Since I was one of the early commentators to this post who opined negatively about the black empty space to the right of the subject (the current version of the photo no longer has that) so I thought a clarification would be in order. I do not think that "centered = balanced". But I definitely think in the current composition with just the subject in the far left of the frame without anything other than dark emptiness to the right  made it look unbalanced to me. There are numerous occasions when such a composition (subject on one side of the frame and emptiness on the other) may create a strong story but this situation did not look like that to me. Rule of the third is also a nice thumb rule to go to but there also we need something on the opposite vertex to balance it.
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petach

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Re: A Light Read (EDIT)
« Reply #21 on: September 19, 2013, 10:49:29 AM »
I seem to be the only one, but I disagree that centered = balanced.  I love the lighting and B&W choice and I think the white space adds positively to the minimalism.  Personally, I might even add more white space (black) to the right until the guy's head is at the 1/3 length, before I'd choose to crop it in.  For me, more white space adds to the dark, immersed feel and would make the photo feel less staged IMO

I agree with the knee brightness seeming a little high, that was the first thing that caught my eye.

Since I was one of the early commentators to this post who opined negatively about the black empty space to the right of the subject (the current version of the photo no longer has that) so I thought a clarification would be in order. I do not think that "centered = balanced". But I definitely think in the current composition with just the subject in the far left of the frame without anything other than dark emptiness to the right  made it look unbalanced to me. There are numerous occasions when such a composition (subject on one side of the frame and emptiness on the other) may create a strong story but this situation did not look like that to me. Rule of the third is also a nice thumb rule to go to but there also we need something on the opposite vertex to balance it.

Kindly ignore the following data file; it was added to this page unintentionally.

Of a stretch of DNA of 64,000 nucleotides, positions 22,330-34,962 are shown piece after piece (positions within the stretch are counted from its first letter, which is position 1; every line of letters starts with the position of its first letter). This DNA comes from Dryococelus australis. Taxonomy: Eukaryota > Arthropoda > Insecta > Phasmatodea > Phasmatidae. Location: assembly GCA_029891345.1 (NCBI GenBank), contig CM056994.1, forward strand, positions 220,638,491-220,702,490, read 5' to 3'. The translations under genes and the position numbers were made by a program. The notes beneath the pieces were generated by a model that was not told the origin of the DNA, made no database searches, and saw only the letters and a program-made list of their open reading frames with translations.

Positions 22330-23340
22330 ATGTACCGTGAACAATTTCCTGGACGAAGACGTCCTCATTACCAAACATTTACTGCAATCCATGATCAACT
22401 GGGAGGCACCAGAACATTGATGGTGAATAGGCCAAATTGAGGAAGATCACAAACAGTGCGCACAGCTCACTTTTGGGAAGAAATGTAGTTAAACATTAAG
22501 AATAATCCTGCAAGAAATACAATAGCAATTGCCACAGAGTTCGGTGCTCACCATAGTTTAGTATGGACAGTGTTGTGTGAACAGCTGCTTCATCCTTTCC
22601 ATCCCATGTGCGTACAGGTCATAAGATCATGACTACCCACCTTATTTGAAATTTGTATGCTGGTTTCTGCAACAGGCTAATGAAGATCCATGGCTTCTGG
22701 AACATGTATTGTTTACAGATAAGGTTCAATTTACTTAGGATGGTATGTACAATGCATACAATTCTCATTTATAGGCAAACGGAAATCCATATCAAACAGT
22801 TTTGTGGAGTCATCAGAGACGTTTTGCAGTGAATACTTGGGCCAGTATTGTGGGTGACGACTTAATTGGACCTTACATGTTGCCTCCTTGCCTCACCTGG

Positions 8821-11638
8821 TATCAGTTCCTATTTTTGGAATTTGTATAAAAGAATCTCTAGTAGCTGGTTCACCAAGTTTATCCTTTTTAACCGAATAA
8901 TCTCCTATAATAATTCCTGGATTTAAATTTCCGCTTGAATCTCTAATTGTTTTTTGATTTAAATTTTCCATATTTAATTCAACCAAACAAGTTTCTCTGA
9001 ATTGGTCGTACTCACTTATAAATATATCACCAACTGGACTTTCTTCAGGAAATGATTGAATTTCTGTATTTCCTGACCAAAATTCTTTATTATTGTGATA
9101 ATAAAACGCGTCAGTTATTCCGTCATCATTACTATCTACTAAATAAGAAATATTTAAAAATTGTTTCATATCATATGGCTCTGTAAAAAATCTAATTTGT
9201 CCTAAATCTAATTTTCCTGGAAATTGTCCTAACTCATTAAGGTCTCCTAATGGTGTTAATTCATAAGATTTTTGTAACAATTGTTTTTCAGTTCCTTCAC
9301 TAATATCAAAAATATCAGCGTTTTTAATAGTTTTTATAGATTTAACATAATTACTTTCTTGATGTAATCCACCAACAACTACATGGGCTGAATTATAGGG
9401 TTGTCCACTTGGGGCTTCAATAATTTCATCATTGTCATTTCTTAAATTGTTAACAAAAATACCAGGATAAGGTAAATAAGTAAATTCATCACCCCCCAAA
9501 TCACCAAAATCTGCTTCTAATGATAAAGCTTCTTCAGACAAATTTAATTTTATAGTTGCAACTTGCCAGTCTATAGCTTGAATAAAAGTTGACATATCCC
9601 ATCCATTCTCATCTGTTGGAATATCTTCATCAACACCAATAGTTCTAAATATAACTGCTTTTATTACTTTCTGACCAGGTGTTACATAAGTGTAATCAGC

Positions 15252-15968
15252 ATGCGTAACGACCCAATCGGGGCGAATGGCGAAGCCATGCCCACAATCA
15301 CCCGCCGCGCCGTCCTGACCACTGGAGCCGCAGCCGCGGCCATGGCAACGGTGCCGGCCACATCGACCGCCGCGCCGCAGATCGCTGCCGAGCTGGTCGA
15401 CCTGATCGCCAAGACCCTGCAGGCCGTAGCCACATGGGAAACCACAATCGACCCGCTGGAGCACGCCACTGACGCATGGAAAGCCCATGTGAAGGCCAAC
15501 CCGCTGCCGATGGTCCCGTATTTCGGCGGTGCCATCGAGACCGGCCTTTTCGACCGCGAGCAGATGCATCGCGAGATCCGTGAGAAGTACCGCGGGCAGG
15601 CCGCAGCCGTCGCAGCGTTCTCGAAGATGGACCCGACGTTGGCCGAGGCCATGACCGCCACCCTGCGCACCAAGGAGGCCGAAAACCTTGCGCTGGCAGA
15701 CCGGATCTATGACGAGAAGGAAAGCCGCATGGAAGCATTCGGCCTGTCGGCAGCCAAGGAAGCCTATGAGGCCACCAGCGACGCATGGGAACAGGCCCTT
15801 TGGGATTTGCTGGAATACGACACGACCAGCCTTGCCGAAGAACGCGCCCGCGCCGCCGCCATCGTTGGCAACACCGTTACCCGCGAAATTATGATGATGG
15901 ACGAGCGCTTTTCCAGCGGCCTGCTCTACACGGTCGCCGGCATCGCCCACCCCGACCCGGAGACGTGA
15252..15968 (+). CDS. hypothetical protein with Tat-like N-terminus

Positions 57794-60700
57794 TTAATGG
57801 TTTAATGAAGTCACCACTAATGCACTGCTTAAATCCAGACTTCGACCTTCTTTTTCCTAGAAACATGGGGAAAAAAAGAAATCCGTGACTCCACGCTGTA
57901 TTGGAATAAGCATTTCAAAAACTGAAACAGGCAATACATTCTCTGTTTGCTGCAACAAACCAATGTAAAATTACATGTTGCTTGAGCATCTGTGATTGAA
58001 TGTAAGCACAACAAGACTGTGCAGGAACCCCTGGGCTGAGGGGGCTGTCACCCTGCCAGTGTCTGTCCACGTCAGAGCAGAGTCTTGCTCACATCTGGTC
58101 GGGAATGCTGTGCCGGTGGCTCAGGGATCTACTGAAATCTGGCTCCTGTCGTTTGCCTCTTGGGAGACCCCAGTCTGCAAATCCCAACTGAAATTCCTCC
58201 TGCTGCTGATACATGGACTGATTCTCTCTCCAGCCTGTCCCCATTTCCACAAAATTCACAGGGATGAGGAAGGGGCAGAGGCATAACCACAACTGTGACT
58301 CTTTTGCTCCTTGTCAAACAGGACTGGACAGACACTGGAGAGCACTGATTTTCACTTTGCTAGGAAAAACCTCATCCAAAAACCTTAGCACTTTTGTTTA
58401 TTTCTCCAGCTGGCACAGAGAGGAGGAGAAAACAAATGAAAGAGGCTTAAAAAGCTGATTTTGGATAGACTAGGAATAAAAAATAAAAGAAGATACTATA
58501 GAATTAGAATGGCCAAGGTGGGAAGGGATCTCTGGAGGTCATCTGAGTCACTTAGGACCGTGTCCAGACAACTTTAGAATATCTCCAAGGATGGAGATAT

Oh, I wouldn't say you opined negatively at all.  It was constructive and very welcome thank you,  and I am pleased you took the trouble to.
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Re: A Light Read (EDIT)
« Reply #21 on: September 19, 2013, 10:49:29 AM »

Pugshot

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Re: A Light Read (EDIT)
« Reply #22 on: September 19, 2013, 11:40:56 AM »
I like the image very much - just the way it is. Very evocative. I don't mind the amount of black - it serves to isolate the important parts of the image and is very effective as negative space. Personally, the back story is interesting, but ultimately I don't really care where the subject was sitting. Because of the surrounding blackness, I can make up my own story of where he's sitting, what he's doing, etc.,  - and that engages my mind when I view the photograph. Isn't that what we all strive to do with our photography? To the extent I would do anything, I would darken the portion of his coat that is getting reflective light bounced into it by the book, and maybe try to darken the pages of the book - if there's any detail to be gotten from that (probably not). But even if you didn't change a thing, I think this is a beautiful image. It really made an impression and I could see myself returning to view it again and again. Very well done.

Roger Jones

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Re: A Light Read (EDIT)
« Reply #23 on: September 19, 2013, 01:37:04 PM »
Chiaroscuro is great but I want to see into the shadows. Just a little bit of separation between figure and ground gives more depth to the image. Rembrandt uses dark shadows but they have detail. More detail in the highlights helps as well.

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Re: A Light Read (EDIT)
« Reply #23 on: September 19, 2013, 01:37:04 PM »